Get Baked: Peanut Noodles

When I was growing up and we ate a lot of Working Single Mom fare, which as I remember was mostly frozen fish sticks, my mom had a regular dinner dish that I cannot recall in specific but which I loved. I think it was mostly peanut butter on ziti? Probably there were other things involved? Sometimes my mother reads these articles, so maybe she’ll enlighten me. Anyways, it was delicious, but by the time I grew up I knew it was not a food Real People ate. EXCEPT, AND THEN, I found out that you could totally still eat peanut noodles as a real thing! Glory be. I have been doing this now every day for like a week, because it is a lunch that is delicious, can integrate many vegetables without being a salad, and also has a ton of protein, thereby keeping me full until like 8 PM. Way to be, peanut butter!

This is less of a “recipe” than a collection of ingredients which I think are good, and suggested amounts of each of them. Do not feel compelled to follow them closely! I have an unhealthy relationship with rice vinegar, so maybe I put in more than you would. Feel free to ramp up the sriracha if that’s your thing. This probably makes two normal-person servings; I eat the whole thing myself in one sitting because I’m a boss/#YOLO.

PEANUT NOODLES

Ingredients:

Soba noodles (this is what I use! Udon noodles would probs be ok. I won’t tell anyone if you use, like, spaghetti.)

1/4 cup smooth peanut butter (I like the hippie natural kind, unsurprisingly)
1/4 cup warm water
1/8 cup soy sauce
1/8 cup rice vinegar
2 tsp ginger garlic paste
1 tsp sesame oil (or more! you know, depending on your peanut butter consistency.)
An Amount of sriracha

Preferred Noodle Accessories. I like:
peas
firm tofu
broccoli
red bell pepper
avocado if I’m feeling fancy

1. Put a pot of water on to boil. Once it does boil, add in your soba noodles. (If using other noodles, you will have to make your own way in the world w/r/t cooking them.) If you are dealing with noodle accessories that are frozen (like my peas and broccoli usually are), then maybe also add them to the water when you add the noodles.

2. While you are waiting for the water to boil, chop up the rest of your noodle accessories into bite-sized pieces.

3. Also mix your sauce! It is pretty self-explanatory. The key is finding the best cooking utensil to mix the relatively solid peanut butter with relatively liquid other ingredients. I recommend a whisk. (Also, I think of peanut butter as being relatively solid, but I’m not allowed to have it on planes? Except one time I did bring a jar of peanut butter through security, but then my gate was changed, and I had to go through a different gate, and the second time they took it away. That seems unfair? Anyway.) You can mix it in a separate bowl and then add it to your noodles; if you are feeling bold and sassy, you may also mix it in the same bowl you plan to eat out of, add your noodles on top of the sauce and toss vigorously.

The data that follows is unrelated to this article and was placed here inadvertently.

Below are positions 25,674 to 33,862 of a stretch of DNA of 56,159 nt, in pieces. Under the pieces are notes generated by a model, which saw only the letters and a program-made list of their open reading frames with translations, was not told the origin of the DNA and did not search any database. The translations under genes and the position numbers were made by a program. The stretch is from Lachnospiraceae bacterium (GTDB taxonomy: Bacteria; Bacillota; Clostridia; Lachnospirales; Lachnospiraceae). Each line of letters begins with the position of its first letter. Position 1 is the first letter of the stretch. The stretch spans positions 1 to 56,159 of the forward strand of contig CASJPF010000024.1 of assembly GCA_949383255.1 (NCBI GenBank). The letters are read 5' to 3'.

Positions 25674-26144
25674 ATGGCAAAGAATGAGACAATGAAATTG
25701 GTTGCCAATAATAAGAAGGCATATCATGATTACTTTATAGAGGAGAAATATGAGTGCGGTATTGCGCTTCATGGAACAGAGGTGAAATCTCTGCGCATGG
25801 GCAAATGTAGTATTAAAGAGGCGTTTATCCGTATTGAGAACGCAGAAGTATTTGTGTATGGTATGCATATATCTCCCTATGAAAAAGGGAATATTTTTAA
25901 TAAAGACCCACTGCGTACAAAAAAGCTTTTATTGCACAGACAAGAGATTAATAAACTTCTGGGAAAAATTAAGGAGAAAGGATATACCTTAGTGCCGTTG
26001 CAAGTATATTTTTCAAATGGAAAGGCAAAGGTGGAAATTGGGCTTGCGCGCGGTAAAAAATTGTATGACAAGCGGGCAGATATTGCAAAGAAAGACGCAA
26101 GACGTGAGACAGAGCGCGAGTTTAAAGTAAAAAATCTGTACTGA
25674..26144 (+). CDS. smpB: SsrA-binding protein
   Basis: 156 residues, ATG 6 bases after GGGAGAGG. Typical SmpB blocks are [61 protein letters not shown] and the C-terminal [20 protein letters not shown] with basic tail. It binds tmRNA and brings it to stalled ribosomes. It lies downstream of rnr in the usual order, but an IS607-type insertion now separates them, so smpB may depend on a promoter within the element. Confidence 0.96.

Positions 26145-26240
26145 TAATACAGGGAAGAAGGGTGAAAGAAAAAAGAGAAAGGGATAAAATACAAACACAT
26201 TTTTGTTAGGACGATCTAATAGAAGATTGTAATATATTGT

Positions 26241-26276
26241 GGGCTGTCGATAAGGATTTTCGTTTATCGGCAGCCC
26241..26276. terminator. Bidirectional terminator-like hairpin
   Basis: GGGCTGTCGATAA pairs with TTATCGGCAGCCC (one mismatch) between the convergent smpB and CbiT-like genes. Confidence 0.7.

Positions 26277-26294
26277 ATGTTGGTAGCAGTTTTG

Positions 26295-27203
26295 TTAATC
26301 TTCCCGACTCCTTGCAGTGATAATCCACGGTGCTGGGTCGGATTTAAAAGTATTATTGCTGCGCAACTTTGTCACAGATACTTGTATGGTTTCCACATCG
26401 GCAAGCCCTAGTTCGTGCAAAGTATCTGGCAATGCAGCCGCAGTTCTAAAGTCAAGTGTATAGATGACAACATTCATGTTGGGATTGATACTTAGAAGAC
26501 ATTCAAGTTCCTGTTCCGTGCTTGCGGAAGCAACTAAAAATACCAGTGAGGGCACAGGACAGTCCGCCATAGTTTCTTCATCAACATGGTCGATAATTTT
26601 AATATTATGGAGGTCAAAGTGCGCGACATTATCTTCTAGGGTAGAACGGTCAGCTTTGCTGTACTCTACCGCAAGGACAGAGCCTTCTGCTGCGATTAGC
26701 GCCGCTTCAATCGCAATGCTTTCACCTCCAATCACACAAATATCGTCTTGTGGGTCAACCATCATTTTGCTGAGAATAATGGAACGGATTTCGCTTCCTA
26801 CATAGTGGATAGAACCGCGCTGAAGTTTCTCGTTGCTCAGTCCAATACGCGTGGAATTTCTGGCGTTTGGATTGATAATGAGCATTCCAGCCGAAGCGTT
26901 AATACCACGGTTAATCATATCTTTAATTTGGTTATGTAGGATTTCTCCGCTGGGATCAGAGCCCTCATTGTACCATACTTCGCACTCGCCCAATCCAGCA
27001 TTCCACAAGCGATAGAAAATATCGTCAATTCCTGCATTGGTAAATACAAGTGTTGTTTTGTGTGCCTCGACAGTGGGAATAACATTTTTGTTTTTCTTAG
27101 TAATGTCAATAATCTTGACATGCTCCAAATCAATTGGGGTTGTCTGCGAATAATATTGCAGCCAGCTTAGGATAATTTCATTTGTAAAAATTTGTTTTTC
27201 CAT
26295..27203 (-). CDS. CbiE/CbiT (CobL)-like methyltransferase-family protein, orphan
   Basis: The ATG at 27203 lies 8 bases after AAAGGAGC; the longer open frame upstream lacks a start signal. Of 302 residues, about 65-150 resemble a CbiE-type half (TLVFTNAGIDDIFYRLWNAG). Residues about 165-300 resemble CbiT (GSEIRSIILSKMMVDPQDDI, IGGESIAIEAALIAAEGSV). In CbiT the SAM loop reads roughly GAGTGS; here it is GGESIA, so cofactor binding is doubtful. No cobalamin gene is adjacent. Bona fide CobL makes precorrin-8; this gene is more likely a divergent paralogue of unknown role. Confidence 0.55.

4. Depending on what kind of noodles you use and how thin they are, they probably only need to cook for a few minutes. Like three. After that amount of time, strain whatever’s in the pot. If you’re okay with eating warm peanut noodles (delicious!) then mix in a bowl with your Noodle Accessories and sauce, and you’re good to go. If you want cold noodles (delicious!), run the strainer under cold water in the sink for a couple minutes, and then mix with your Noodle Accessories and sauce. Hurray, you’re good to go! If you are interested in garnishing, scallions, sesame seeds, or crushed peanut would all be appropriate.

 

pre-sauce and post-sauce, for your viewing pleasure

Rachel is Autostraddle's Managing Editor and the editor who presides over news & politics coverage. Originally from Boston, MA, Rachel now lives in the Midwest. Topics dear to her heart include bisexuality, The X-Files and tacos. Her favorite Ciara video is probably "Ride," but if you're only going to watch one, she recommends "Like A Boy." You can follow her on twitter and instagram.